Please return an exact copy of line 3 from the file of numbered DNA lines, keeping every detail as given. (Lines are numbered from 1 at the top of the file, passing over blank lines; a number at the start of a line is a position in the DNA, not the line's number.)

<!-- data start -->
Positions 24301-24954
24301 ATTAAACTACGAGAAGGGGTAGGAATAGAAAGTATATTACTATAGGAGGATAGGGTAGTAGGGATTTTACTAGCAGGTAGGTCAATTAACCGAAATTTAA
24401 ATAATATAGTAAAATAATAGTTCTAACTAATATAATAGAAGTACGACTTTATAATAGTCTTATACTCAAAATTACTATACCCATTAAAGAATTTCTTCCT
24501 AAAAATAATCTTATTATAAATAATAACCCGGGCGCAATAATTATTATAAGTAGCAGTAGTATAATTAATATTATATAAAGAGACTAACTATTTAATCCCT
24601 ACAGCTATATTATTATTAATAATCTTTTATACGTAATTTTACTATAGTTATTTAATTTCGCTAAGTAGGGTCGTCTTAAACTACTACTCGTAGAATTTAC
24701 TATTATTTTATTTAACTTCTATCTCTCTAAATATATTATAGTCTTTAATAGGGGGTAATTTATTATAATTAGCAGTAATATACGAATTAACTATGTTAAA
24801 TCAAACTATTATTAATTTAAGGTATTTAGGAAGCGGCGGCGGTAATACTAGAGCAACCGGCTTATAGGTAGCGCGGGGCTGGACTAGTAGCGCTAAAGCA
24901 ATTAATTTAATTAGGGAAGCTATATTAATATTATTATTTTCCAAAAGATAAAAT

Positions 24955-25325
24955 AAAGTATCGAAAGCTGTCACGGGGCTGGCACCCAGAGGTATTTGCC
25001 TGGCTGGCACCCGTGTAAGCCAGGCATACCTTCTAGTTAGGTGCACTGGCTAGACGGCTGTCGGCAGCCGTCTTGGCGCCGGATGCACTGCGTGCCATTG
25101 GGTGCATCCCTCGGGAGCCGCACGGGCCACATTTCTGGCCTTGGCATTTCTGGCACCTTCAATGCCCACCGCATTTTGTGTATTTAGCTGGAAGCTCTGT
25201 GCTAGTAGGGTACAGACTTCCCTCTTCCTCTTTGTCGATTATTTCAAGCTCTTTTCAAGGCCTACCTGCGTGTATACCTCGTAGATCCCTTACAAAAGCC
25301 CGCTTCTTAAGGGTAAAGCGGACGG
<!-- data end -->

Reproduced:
24401 ATAATATAGTAAAATAATAGTTCTAACTAATATAATAGAAGTACGACTTTATAATAGTCTTATACTCAAAATTACTATACCCATTAAAGAATTTCTTCCT